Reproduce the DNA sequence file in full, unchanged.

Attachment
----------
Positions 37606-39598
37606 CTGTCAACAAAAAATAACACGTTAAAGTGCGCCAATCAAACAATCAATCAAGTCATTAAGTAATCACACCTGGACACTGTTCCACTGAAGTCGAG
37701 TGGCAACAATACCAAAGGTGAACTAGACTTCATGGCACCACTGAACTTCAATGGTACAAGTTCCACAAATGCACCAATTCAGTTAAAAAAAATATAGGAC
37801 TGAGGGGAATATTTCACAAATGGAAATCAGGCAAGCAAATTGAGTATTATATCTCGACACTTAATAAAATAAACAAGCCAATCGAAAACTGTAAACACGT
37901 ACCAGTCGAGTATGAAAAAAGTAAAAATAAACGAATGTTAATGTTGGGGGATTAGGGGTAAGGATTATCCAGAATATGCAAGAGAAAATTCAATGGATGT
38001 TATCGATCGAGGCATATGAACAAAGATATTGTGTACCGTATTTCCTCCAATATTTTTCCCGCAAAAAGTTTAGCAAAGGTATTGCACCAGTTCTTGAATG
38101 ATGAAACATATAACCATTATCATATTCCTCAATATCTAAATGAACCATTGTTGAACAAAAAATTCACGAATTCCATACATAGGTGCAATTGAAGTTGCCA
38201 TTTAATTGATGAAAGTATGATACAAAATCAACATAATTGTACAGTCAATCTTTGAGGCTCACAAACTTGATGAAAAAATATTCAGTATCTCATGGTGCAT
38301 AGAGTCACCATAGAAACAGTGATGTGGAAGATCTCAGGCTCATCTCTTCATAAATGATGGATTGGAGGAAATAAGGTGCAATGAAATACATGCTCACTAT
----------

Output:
Positions 37606-39598
37606 CTGTCAACAAAAAATAACACGTTAAAGTGCGCCAATCAAACAATCAATCAAGTCATTAAGTAATCACACCTGGACACTGTTCCACTGAAGTCGAG
37701 TGGCAACAATACCAAAGGTGAACTAGACTTCATGGCACCACTGAACTTCAATGGTACAAGTTCCACAAATGCACCAATTCAGTTAAAAAAAATATAGGAC
37801 TGAGGGGAATATTTCACAAATGGAAATCAGGCAAGCAAATTGAGTATTATATCTCGACACTTAATAAAATAAACAAGCCAATCGAAAACTGTAAACACGT
37901 ACCAGTCGAGTATGAAAAAAGTAAAAATAAACGAATGTTAATGTTGGGGGATTAGGGGTAAGGATTATCCAGAATATGCAAGAGAAAATTCAATGGATGT
38001 TATCGATCGAGGCATATGAACAAAGATATTGTGTACCGTATTTCCTCCAATATTTTTCCCGCAAAAAGTTTAGCAAAGGTATTGCACCAGTTCTTGAATG
38101 ATGAAACATATAACCATTATCATATTCCTCAATATCTAAATGAACCATTGTTGAACAAAAAATTCACGAATTCCATACATAGGTGCAATTGAAGTTGCCA
38201 TTTAATTGATGAAAGTATGATACAAAATCAACATAATTGTACAGTCAATCTTTGAGGCTCACAAACTTGATGAAAAAATATTCAGTATCTCATGGTGCAT
38301 AGAGTCACCATAGAAACAGTGATGTGGAAGATCTCAGGCTCATCTCTTCATAAATGATGGATTGGAGGAAATAAGGTGCAATGAAATACATGCTCACTAT